If the payments made possible by a new tax dedicated to pensions are sufficient to bring the pension to full funding (by 2040 or sooner), Lahanas said that the City’s regular annual pension payments would then come to an “extremely manageable” $2.5 million per year, instead of the much larger payments the City has been making to try to catch up.
Public input on the tax options:
Only one person came to the public hearing to comment on the revenue proposals. MSU faculty member Tyrone Rooney described his experience with the MSU defined contribution pension system and shared his calculation that it would cost him one year of his retirement to pay a new income tax over the next 27 years. His point was that, instead of contributing an equivalent amount into his own retirement, those funds would go to City employees’ pensions. Rooney asked what contribution City employees were making to their pensions to share the burden with the City’s taxpayers.
Lahanas (above) explained a number of changes that have been made in East Lansing employee pension plans. Among these is that older employees have increased their contribution by 2-3%, depending on their position, pay, and bargaining unit.
“That is something we plan to continue,” Lahanas said at the Council meeting, “except we’ve had extremely low wage growth….In seven years, we have had 5 to 5.5% [total] wage growth, which is abysmal. We are no longer actually competitive [in the job market as an employer] with those positions. So, I think we have to be thinking about having some wage growth, and then being able to also potentially capture more cost-sharing as well for contribution to pensions going forward,” he told Council.
Written communications from the community to Council:
The Council also received many written letters and messages about budget cuts and tax proposals. (View them all here.)
The Arts Commission and several of its members and supporters wrote to ask for continuing funding for arts, culture, and festivals. Several people noted that the relatively modest level of City funding for the Great Lakes Folk Festival, East Lansing Arts Festival, and Summer Solstice Jazz Festival has leveraged regional, state, and national funding, and that these events attract people to live in and visit East Lansing. The Arts Commission also expressed particular concern about maintaining the coordinator position for the arts and festivals.
Several people wrote to express support for the Hannah Community Center, including All-of-us-Express Children’s Theater and the Mid-Michigan Cooperative Invasive Species Management Area that holds trainings at Hannah.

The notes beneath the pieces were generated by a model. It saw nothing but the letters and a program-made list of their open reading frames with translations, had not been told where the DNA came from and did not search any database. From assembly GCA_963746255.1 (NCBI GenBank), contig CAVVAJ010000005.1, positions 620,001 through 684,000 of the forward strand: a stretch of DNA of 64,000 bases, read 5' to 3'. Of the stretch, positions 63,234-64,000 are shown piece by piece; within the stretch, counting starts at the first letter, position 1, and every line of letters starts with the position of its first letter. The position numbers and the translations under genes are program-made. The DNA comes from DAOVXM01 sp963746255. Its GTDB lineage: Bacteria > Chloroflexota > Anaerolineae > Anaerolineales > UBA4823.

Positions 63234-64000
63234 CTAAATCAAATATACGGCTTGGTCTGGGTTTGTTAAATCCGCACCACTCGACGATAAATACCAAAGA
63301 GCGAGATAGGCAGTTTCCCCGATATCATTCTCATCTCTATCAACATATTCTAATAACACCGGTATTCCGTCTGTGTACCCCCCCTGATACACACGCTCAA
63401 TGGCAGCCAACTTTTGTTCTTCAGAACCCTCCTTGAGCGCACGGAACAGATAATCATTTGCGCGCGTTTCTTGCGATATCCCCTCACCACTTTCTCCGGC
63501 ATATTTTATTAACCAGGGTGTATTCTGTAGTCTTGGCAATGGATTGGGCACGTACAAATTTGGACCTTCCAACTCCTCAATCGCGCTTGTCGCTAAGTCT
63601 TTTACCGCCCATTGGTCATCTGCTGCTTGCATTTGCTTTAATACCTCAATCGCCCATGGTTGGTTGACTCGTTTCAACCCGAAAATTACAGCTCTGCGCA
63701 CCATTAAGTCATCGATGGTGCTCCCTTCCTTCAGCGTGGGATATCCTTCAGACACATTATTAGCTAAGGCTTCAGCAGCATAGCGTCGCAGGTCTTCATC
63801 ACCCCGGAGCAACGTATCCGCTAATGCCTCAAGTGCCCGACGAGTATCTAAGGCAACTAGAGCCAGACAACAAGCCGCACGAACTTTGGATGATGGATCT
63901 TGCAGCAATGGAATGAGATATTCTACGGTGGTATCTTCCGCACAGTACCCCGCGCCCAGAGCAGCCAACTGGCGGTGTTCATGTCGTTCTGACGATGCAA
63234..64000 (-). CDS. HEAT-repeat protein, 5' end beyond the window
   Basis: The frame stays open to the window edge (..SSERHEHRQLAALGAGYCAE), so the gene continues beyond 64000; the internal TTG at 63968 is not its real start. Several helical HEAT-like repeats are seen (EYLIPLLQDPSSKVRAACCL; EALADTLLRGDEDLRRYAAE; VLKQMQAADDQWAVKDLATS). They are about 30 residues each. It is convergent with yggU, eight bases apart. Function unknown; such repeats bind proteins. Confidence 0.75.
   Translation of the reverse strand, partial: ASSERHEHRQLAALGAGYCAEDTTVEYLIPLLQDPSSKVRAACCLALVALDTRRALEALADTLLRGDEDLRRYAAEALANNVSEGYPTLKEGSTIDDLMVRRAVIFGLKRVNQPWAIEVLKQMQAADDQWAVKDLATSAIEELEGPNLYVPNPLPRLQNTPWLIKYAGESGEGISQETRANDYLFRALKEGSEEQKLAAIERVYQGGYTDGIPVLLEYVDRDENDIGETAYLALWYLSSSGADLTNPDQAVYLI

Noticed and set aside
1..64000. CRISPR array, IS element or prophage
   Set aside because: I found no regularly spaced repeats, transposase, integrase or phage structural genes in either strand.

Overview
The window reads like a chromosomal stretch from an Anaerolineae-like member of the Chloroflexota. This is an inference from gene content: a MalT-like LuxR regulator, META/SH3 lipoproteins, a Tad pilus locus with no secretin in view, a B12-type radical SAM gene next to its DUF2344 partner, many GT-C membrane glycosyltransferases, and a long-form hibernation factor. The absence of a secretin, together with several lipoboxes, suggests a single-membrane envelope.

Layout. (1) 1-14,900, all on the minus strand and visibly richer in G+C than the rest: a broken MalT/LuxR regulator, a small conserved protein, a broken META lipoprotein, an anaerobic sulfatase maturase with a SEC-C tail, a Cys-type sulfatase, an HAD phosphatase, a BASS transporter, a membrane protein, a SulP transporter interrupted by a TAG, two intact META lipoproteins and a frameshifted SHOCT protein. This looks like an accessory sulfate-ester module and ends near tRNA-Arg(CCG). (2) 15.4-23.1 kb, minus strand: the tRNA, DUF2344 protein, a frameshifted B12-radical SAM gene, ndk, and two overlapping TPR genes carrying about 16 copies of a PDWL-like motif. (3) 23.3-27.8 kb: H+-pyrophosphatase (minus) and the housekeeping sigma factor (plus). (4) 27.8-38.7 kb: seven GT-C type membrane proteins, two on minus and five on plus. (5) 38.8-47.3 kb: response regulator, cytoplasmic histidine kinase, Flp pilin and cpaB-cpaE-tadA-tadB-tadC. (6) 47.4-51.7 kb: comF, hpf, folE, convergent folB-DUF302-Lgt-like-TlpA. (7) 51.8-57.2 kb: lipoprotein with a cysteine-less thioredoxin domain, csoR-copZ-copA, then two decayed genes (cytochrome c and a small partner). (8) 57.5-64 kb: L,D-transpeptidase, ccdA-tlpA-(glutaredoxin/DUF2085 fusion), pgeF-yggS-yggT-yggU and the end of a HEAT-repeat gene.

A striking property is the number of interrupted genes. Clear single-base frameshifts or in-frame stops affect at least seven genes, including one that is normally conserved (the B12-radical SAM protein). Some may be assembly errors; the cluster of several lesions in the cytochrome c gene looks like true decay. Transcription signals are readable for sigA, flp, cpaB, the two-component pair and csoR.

Daphne O’Regan, former member of the East Lansing School Board, and her neighbor Kriss Ostrom compiled a three-page, detailed list of possible budget cuts, most of which have not appeared on any list being considered by the Council. (See pages 4-8 of the compilation.)
Jessy Gregg urged the City to negotiate with Ingham County about making the Family Aquatic Center an Ingham County Park, particularly because 70% of its users live outside East Lansing. Gregg is Secretary of the Ingham County Parks and Recreation Commission. (Disclosure: She is also an ELi reporter.)
Citizens for East Lansing’s Future, the registered “vote no” ballot committee that opposed the November 2017 income tax proposal, wrote a letter to Council members the day after the hearing saying, “the city must demonstrate action on reforms first — before asking residents to pay even more in taxes” and that it must “[use] the collective bargaining process to find substantial cost savings for all current and future city employees.”
That letter also urged reconvening the Financial Health Review Team, and listed 12 actions the City should take that would “seek public-private partnerships, remove unnecessary regulations that impede economic growth and job creation, and pursue regional partnerships to consolidate and streamline services.” The letter was not signed by any individuals. The ballot committee reports list John McNamara as Treasurer and Thomas Morgan as Record Keeper, whose firm, Morgan Communications, LLC, performed consulting services for the committee.
Millage proposals being reviewed by Council:
In considering what, if anything, to put on the ballot, at the public hearing, Council discussed several millage proposals. These were based on recommendations made by the Financial Health Team (FHT) in 2016, although the FHT's major recommendation for new revenue had been the income tax proposed last year.
Parks and Rec Director Tim McCaffery presented Council with an estimate of $14.1 million for recommended repairs to the Parks and Rec system that could be funded with a 20-year debt millage. The Parks and Recreation Commission wrote to support this proposed bond resolution for Parks and Recreation facilities, arguing that this could be adopted in addition to a new revenue source to fund needed pension payments.
Lahanas briefly presented three other revenue options: an override of the Headlee Cap, a new authority that could assess mills for public safety employee pension payments, and a debt millage for street repairs.
This month, Council will meet again on March 13 for a discussion-only, non-voting meeting and on March 30 for a regular meeting. The agendas for these meetings are not yet available. People can send written communications on any topic to Councilmembers at: email@example.com.